We were able to determine probabilistic seismic hazards solely based on these three faults by following the same procedure as discussed above. Figure 7 shows peak horizontal ground accelerations at 0.2% and 0.5% probabilities of exceedance in a 50 year period. The highest ground acceleration in the map is over 0.3g and the lowest ~0.08g. This indicates that at very low probability of occurrence or high return intervals, effects of faults do dominate the distribution of estimates of seismic hazard. Note that the Socorro Canyon fault and the Coyote Springs fault do not contribute to the seismic hazard at 0.5% probability of exceedance. This is because that the natural probabilities of occurrence for these two faults are less than 0.5%.

Figure 8 shows the seismic hazard maps before and after overlaying seismic hazard estimates from the faults. We present these two maps in the format of peak horizontal ground acceleration at 10% probability of exceedance in a 50 year period. The area with highest level of seismic hazards falls within the SSA and between the La Jencia fault and the Socorro Canyon fault. The increase in seismic hazard in the region is measured as 0.18 + 0.02 g.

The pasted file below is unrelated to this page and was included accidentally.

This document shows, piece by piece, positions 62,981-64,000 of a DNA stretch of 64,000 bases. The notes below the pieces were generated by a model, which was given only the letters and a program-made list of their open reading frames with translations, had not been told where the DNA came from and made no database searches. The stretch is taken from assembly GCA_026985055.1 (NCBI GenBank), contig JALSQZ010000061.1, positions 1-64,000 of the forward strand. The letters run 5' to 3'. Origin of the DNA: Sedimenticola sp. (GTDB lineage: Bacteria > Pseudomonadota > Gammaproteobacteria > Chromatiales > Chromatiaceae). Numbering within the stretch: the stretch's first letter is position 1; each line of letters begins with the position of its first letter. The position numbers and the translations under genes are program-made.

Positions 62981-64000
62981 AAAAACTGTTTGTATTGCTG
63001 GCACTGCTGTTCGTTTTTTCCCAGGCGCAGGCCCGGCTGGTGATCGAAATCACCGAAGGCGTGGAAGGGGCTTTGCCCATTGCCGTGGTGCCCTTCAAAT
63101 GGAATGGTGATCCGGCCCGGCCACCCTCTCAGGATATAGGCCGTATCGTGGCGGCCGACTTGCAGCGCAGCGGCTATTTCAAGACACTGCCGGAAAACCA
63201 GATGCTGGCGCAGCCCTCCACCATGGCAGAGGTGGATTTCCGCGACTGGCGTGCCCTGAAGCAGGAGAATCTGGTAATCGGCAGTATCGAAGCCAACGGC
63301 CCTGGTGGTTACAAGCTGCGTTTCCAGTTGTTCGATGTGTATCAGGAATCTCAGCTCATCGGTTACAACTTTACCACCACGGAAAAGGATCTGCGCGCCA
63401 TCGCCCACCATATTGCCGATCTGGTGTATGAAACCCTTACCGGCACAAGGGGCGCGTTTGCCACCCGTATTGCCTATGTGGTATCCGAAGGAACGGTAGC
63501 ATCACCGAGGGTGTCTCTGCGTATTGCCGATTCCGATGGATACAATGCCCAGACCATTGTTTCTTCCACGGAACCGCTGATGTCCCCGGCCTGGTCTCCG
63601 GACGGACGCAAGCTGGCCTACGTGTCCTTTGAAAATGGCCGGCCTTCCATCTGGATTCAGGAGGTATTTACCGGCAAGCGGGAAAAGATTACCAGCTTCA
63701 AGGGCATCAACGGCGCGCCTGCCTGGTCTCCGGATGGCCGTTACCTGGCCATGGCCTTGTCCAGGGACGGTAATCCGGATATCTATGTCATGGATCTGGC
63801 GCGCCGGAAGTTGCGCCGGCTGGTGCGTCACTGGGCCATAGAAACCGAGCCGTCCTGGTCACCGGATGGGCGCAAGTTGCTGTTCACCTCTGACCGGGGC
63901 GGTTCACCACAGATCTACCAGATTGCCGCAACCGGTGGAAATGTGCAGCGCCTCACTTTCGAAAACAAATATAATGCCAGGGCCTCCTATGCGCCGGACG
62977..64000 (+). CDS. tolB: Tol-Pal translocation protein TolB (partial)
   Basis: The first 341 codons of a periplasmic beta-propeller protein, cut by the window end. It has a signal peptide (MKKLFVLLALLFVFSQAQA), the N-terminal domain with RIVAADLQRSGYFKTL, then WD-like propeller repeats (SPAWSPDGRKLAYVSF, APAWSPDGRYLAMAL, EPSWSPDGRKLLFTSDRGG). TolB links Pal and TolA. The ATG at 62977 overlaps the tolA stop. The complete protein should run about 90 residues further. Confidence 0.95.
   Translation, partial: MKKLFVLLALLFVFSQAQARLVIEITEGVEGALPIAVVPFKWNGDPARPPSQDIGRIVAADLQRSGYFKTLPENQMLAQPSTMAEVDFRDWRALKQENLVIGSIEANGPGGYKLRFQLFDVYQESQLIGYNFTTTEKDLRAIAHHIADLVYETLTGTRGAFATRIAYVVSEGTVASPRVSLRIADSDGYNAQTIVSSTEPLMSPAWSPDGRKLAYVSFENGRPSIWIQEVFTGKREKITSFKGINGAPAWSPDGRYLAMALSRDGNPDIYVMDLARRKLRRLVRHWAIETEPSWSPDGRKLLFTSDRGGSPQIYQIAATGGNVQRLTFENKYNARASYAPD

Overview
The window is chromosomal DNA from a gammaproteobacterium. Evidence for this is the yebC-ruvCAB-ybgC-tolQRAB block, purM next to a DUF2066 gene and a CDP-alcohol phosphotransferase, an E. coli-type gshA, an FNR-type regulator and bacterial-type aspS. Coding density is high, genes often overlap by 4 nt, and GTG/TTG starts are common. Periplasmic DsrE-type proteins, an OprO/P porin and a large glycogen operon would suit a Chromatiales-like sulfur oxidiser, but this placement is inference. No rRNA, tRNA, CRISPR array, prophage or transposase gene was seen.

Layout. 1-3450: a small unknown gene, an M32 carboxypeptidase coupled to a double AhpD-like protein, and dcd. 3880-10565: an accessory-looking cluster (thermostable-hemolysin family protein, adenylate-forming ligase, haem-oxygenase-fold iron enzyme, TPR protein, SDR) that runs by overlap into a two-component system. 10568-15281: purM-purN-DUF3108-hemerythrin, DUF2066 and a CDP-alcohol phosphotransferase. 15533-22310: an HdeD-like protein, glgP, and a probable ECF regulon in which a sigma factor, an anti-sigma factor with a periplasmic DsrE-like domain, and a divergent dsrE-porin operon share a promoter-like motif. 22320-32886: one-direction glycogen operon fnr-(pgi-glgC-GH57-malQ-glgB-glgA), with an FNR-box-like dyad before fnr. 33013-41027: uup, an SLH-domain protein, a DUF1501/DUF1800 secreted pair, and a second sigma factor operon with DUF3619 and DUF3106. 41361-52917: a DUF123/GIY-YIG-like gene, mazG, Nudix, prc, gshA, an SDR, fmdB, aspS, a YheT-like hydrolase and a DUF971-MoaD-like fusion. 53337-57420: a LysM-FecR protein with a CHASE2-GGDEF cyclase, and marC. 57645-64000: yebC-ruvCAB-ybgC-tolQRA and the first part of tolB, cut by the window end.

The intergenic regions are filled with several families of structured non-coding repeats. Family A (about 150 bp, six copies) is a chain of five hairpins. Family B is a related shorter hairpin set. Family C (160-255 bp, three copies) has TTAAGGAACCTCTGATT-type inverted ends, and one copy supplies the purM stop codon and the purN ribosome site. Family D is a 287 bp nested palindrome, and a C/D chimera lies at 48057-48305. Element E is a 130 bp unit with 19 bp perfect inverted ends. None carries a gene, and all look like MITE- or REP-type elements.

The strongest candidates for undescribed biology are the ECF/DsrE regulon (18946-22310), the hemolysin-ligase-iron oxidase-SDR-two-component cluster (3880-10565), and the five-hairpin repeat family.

We reexamined the effects of these three faults by reducing the expected return intervals of them by one half. Therefore, the expected return interval for the La Jencia fault becomes 2,500 years and both the Socorro Canyon fault and the Coyote Springs fault become 5,000 years. Figure 9 shows the new probabilistic seismic hazard maps for peak horizontal ground accelerations at 0.2% and 0.5% probabilities of exceedance in a 50 year period. Both maps indicate that all three faults contribute to estimates of seismic hazard. Combined hazard maps of both instrumental earthquake data and active faults for a 50 year and 10% probability of exceedance resulted in a slightly higher level of hazard estimates as shown in Figure 10. The highest level of seismic hazards becomes 0.21g and the lowest 0.06g. Even though we reduced the return intervals for all three faults by one half, we see no dominant effects from the active faults on short-term estimates probabilistic seismic hazard assessment.